JFK Conservative

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from The American Spectator,

Was Jack Kennedy really such a liberal?

“I’d be very happy to tell them I’m not a liberal at all.” — John F. Kennedy, 1953

John Fitzgerald Kennedy after the July 4, 1946, speech at Boston’s Faneuil Hall caution of the hazards of drawing too many conclusions from a single talk. So if, to contemporary ears, the language—his references to “Christian morality” and the “right of the individual against the state,” or his attack on the “cynical philosophy of many of our intellectuals”—seems off-key for a president who has become an icon of liberalism, there is no shortage of possible explanations. Perhaps it was the immature speech of a twenty-something who changed his views as he got older. Perhaps the young politician was led astray by a speechwriter with strong views of his own. This, though, is unlikely. Kennedy’s White House spokesman, Pierre Salinger, recalled, “Actually, speeches were not written for the president but with him. He knew what he wanted to say and how he wanted to say it. The role of the speech writer was to organize JFK’s thoughts into a rough draft, on which he himself would put the final touches. His revisions would often change it dramatically.” Kennedy’s secretary in the Senate and in the White House, Evelyn Lincoln, remembered, “He usually dictated a rough draft of his speeches.” Though Salinger and Lincoln joined Kennedy’s staff some years after 1946, marks on drafts of his speeches from this earlier period show a Kennedy who was more than capable of editing either speechwriters’ or his own drafts.

Was Kennedy’s July 4, 1946, speech simply a case of political pandering? Probably not. Less than a month before, Kennedy had won the Democratic primary for Massachusetts’ 11th Congressional District. It was a reliably Democratic district, and if the candidate was trying to appeal to independent or Republican crossover voters, a speech on a holiday weekend, months before the November election, would have been an odd vehicle. Perhaps Kennedy’s words were just rhetoric from a hypocritical politician who, once in office, would, in his public actions and private behavior, disregard them. Maybe the stress on religion was convenient Cold War shorthand for anticommunism, a way of drawing a contrast between the United States and the atheistic Soviet Union, or a way for an ambitious Catholic to reassure and win the trust of Protestant voters.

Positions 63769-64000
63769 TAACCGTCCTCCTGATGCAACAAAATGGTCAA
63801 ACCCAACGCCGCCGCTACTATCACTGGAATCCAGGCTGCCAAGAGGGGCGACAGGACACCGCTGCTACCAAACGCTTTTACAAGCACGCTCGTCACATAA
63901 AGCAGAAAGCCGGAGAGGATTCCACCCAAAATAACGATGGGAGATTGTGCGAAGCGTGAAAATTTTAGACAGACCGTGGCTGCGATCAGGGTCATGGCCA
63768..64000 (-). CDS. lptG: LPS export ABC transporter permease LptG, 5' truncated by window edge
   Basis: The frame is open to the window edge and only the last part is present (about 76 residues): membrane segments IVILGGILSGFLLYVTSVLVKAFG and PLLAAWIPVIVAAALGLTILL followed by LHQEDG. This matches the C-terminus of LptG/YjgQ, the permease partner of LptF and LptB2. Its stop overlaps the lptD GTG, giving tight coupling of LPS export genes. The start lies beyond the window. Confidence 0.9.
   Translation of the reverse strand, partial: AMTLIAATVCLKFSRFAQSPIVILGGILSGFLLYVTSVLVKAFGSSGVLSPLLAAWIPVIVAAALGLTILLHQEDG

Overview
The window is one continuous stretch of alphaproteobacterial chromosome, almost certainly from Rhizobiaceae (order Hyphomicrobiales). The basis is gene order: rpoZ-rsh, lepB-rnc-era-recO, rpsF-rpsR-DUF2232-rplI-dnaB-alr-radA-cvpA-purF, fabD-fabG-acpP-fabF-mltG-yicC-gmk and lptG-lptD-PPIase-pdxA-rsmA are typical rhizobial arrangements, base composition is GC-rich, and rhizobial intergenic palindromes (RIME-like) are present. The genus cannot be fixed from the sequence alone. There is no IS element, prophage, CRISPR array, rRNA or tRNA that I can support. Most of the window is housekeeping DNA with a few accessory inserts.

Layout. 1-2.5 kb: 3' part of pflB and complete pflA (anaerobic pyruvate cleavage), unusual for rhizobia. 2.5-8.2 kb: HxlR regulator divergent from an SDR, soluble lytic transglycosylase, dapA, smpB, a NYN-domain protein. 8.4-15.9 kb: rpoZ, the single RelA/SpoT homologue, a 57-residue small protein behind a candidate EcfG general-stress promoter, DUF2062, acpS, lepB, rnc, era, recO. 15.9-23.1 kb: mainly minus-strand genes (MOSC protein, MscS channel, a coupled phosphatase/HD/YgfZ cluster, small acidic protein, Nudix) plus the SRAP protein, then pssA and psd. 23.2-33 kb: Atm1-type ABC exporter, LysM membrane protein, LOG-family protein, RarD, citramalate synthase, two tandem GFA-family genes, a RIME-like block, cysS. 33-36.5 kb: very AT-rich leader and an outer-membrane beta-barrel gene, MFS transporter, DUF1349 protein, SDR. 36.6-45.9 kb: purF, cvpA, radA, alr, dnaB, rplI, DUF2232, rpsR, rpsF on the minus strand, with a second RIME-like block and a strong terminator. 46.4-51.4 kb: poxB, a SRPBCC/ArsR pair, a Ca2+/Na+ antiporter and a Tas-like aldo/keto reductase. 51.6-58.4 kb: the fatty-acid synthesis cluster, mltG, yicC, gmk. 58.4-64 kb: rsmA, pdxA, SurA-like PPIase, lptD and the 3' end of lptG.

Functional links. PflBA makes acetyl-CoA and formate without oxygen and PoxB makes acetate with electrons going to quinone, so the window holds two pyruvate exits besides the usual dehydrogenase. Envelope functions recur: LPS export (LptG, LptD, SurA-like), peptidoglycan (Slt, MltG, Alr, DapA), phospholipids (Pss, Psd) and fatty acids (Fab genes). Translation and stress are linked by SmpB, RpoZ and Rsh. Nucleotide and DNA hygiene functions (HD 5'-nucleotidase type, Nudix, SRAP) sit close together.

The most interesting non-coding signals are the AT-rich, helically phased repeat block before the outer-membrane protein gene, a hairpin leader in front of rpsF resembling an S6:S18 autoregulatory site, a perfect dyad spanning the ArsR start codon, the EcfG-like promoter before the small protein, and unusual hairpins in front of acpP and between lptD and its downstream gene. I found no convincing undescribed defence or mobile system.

Maybe, just maybe—and here is the most dramatic and intriguing possibility of them all—Kennedy actually, deeply believed what he said, and would go on to serve as a congressman and senator and president of the United States according to those principles. He would take a hard line against communism in China, the Soviet Union, Eastern Europe, Cuba, Vietnam, and even in America’s own labor unions, weathering protests and criticisms from academia, European intellectuals, and left-wing journalists. He would be supported personally in this struggle by his own strong religious faith, and he would often refer publicly to God and to America’s religious history in his most powerful and important speeches. On the home front, Kennedy cut taxes and restrained government spending in marked contrast with Lyndon Johnson’s subsequent War on Poverty.

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